My first ever successful tinder date was a little over a year ago. We ended up going out for dinner together and I told my parents I met her at a show I went to so I didn’t have to explain online dating. 

The date went well and we went out a few more times after that, eventually it ended because we were both looking for something different – her, something more casual and myself something a little more serious. 

Overall, apps like Tinder and Her are probably one of the easiest places to find other gay women in your city. But sometimes you just can’t work up the guts to start a conversation with the girl you match with online. Hopefully you remember her face well enough to start a conversation in real life if you see her at Twisted. 



Recently single and more than ready to mingle, I eagerly downloaded Tinder. I meticulously chose six photos that would simultaneously let my easy-going personality shine through while still giving off a DTF vibe. And let me tell you, it was harder than you would think. After what seemed like hours of editing of my profile, I was finally satisfied enough to begin swiping. 

For a few weeks, playing the Tinder game was all I really did; I felt the power in my fingertips as I decided whether or not the man on the screen was worthy of a left or right swipe. I had been on Tinder for almost a month and I had yet to meet with any of my matches. That soon changed when I matched with Nick*. Nick was charismatic and persistent, so one lonely Saturday night I made the move and invited him over. To my surprise, Nick agreed and was on his way over before I even had time to shave my legs.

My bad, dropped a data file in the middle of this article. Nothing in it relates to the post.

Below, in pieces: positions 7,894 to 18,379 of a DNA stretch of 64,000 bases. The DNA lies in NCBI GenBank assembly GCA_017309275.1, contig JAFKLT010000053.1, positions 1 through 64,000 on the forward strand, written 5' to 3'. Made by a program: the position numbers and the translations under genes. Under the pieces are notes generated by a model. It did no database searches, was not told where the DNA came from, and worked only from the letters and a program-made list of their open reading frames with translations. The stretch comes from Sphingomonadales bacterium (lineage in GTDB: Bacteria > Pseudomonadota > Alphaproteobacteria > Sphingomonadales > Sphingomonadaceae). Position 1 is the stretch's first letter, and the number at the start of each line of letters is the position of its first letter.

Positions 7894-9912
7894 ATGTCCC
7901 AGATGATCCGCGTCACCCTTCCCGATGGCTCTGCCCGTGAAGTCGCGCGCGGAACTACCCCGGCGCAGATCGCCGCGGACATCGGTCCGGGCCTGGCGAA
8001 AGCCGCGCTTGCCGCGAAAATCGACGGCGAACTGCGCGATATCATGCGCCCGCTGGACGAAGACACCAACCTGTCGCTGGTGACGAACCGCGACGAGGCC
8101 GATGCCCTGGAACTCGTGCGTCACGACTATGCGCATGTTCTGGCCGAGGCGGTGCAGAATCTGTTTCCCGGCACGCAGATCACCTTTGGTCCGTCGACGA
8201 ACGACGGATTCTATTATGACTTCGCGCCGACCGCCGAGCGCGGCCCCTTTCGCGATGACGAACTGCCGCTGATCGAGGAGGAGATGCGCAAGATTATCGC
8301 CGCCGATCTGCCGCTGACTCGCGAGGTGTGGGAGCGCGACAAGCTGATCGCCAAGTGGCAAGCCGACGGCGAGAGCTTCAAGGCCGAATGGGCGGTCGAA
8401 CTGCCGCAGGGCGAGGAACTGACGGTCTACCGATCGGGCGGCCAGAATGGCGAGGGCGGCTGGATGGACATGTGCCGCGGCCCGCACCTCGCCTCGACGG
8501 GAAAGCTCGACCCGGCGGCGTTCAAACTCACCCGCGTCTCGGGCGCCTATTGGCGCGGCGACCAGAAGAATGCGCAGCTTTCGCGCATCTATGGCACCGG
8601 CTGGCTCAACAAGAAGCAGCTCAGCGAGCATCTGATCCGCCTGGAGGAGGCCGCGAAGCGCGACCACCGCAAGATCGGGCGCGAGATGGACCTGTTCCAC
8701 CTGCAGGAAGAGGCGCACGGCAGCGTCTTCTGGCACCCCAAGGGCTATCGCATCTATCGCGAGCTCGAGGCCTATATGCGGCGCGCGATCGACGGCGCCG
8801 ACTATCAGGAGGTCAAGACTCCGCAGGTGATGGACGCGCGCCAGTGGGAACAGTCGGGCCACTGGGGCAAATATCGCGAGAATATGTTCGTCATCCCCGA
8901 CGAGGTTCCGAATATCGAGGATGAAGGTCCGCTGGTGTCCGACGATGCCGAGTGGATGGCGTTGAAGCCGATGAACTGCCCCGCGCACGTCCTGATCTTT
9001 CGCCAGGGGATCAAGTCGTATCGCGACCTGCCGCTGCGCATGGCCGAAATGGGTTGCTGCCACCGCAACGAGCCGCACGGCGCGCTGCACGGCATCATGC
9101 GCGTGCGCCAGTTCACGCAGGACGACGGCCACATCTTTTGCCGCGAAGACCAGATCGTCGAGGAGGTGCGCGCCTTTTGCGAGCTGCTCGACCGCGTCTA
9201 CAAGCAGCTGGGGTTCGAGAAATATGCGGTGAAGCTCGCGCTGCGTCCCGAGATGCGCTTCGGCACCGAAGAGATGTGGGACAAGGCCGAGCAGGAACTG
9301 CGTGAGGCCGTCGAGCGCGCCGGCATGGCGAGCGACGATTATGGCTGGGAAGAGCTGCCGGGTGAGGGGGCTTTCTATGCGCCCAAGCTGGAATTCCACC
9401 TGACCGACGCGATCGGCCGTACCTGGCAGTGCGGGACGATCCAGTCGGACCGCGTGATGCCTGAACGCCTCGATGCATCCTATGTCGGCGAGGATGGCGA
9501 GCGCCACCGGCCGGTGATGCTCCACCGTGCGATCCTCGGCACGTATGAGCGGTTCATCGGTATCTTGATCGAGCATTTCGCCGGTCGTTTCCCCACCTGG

After an urgent shower and cleaning rampage that had me hiding the evidence of my McDonald’s dinner, I sat waiting in my apartment for this complete stranger to come over for a “movie night.” When I got the “here” text my heart started beating a mile a minute and I thought to myself “What the fuck am I doing? What are we going to talk about? What if he’s catfishing me? What if he kills me?” My mind was racing as Nick walked up to my door. The first hello was fairly awkward, but I tried my best to hide the sweat that was forming on my forehead and just make the best out of an uncomfortable situation. 

As we sat down on my couch unsure if we should be touching or cuddling, I started to regret this spontaneous decision. After one scary movie, a couple of laughs, and some probing questions, I started to get comfortable around Nick and was secretly grateful for the infamous Tinder app. Nick and I really got to know each other that night, and to this day we are still good friends. Unfortunately, I didn’t see a romantic future between Nick and I, but overall my first Tinder experience was very successful. After a few meet ups I have come to the conclusion that I won’t likely find love on Tinder, but I have made many friends and if nothing else it’s good place to get some new Instagram followers. 


Let us know about your experiences on Tinder in the comments!
*Names have been changed to protect the identities of those involved and to respect those not out of the closet yet.